FORT ASHBY, W.Va. — The company that will soon start running Mineral County’s first medical cannabis cultivation facility says its operation will bring more jobs to the area, and won’t do anything to diminish residents’ safety.
Mountaineer Integrated Care was named by West Virginia’s Office of Medical Cannabis Friday afternoon as one of the first 10 companies awarded a permit to start growing the plant for medicinal use and processing within the state. It announced its intent to purchase property in the Fort Ashby Business & Technology Park in February.
While no licenses for processing have been awarded, Patrick Nightingale, Mountaineer’s director of patient and community outreach, said Wednesday that the company has applied for one, and based on their recent success are “cautiously optimistic” that they’ll receive that permit as well.
Nightingale said the processing licenses will be the next awarded.
“The cultivation license is a very difficult one to win, and we feel really confident with our application obviously since we won that license,” Nightingale said. “With a little bit of luck, we’ll be bringing in not only cultivation opportunities to Fort Ashby and Mineral County, but also processing employment opportunities.”
The cultivation facility will create around 50 jobs, according to a press release issued by the company, and Nightingale said during the interview that more could be added should the processing license come through.
Fort Ashby was the right choice for “a number of reasons,” Nightingale said.
Local officials like Mineral County Economic Development Authority Executive Director Kevin Clark and Jim Linsenmeyer of the Eastern Panhandle’s regional economic development office were easy to work with, Nightingale said, and “very receptive to our plans and ideas.”
The business park, he added, suits the company’s needs for both cultivation and processing, and Fort Ashby’s low crime rate was very attractive as well. They take safety as seriously as the economics, Nightingale said, and “fully understand” the black market value the plant possesses.
“We are committed to doing this safely, to ensuring that there is no illegal theft or diversion from our facility, to protect the children from possible access to cannabis illegally diverted from our facility,” Nightingale said.
Nightingale noted that none of their affiliates in other states have had “a single incident” that required state regulators to step in, and that the company has developed a robust set of safeguards to ensure the same.
Among the tenets of their diversion prevention plan, Nightingale said, is employee education and restricting access to certain parts of the building as needed. Not everyone will have “unfettered access throughout the facility,” he said, and they’ve also got means of tracking plants from seed to sale. They’ll also retain all relevant data for state review.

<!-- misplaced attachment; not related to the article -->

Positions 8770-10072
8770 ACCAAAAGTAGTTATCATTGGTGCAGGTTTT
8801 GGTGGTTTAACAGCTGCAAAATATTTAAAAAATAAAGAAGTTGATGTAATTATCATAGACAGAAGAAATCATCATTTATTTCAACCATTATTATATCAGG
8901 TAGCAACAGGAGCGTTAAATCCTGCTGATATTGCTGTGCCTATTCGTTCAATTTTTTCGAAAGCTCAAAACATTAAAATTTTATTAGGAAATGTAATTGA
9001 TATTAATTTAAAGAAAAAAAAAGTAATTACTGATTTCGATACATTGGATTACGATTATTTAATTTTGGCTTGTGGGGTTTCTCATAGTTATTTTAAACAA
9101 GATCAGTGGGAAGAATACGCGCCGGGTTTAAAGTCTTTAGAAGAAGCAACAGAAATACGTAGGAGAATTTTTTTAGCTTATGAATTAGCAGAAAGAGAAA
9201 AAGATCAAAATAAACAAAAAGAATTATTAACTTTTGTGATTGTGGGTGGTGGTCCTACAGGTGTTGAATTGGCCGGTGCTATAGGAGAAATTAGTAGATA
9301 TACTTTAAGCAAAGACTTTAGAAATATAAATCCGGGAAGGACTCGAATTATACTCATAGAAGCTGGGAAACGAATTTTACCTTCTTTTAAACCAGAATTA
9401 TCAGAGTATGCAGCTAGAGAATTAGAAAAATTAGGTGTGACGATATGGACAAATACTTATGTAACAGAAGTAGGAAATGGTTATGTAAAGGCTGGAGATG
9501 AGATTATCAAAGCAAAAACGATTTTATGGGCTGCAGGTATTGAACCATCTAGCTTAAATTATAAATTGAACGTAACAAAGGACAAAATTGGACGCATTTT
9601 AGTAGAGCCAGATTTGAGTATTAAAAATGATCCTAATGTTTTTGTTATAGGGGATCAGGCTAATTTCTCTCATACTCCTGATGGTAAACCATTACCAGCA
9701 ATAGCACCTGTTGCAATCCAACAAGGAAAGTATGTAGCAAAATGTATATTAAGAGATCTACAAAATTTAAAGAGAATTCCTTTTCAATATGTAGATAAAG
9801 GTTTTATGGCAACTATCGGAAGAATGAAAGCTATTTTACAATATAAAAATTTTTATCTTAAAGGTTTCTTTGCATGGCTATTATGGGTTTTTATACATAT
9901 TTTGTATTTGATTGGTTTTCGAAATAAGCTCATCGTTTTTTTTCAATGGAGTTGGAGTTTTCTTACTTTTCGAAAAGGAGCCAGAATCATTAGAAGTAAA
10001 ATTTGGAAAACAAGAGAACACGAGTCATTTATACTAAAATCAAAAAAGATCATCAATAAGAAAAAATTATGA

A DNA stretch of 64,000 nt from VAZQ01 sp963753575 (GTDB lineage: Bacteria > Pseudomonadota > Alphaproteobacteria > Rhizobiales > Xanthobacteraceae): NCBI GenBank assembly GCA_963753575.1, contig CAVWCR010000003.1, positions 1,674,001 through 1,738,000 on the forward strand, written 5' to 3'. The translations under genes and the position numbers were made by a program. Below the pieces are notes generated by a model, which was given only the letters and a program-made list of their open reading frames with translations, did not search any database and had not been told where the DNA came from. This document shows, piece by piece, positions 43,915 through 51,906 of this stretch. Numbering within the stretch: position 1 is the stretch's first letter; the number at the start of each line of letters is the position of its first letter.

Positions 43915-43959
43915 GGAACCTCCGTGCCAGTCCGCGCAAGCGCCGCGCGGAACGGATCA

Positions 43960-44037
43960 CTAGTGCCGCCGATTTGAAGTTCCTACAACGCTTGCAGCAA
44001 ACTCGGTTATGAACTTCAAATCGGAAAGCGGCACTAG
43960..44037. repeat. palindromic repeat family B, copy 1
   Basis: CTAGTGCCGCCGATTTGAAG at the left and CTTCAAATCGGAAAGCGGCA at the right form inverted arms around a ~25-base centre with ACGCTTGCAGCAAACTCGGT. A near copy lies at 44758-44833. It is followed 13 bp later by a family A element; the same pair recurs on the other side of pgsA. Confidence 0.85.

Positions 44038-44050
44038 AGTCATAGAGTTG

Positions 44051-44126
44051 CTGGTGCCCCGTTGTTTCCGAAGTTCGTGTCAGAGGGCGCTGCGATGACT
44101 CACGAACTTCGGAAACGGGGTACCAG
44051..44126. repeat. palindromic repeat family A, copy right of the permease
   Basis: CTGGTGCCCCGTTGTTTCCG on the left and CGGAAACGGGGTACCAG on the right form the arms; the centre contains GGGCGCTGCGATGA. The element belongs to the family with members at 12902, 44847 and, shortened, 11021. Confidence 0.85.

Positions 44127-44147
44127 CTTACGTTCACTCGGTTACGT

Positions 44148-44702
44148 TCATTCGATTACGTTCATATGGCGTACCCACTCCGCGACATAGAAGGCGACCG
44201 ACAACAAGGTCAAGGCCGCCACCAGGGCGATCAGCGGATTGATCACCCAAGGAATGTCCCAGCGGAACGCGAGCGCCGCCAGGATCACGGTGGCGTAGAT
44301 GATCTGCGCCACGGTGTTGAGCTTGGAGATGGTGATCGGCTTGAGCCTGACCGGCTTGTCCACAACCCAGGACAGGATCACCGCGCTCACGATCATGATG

“Literally, this thing is going to be harder to get into or out of than a bank vault,” Nightingale said.
“We intend to be good neighbors, good job providers and we cannot wait to provide high-quality medical cannabis to West Virginia’s patient population,” Nightingale said.
Clark congratulated MIC on receiving the permit in a statement to the Times-News.
“During the planning stages and negotiation on the shell building, MIC has been a great partner to work with,” Clark wrote via email. “We look forward to continuing to work with MIC to completion of the project to create jobs and enhance economic development in Mineral County and the surrounding area.”
Speaking by phone Wednesday afternoon, Commissioner Richard “Doc” Lechliter said that while they had some initial concerns, the board has since embraced the cultivation plant. Representatives from MIC met with the health department and the commissioners to get permission to apply, Lechliter said, per state requirements.
“It may not have been the type of business that was necessarily our first choice, but it’s coming and we think we should take advantage of it,” Lechliter said. “We’re satisfied it was one of those chosen and hope it will provide some good jobs for our local residents.”
The company’s security plans, along with the economic potential, helped convince the commissioners that the business would be a good fit for the area, Lechliter said.
“It’s a very secure facility, not like you might think of someone growing marijuana out in a field some place,” Lechliter said. “Everything is secured. It’s controlled, so we’re fine with that. … It seems that there’s some benefit for people who use the product, and if it helps people and gives us some jobs, we’re satisfied and pleased with it.”
Follow staff writer Lindsay Renner-Wood on Twitter @LindsayRenWood.
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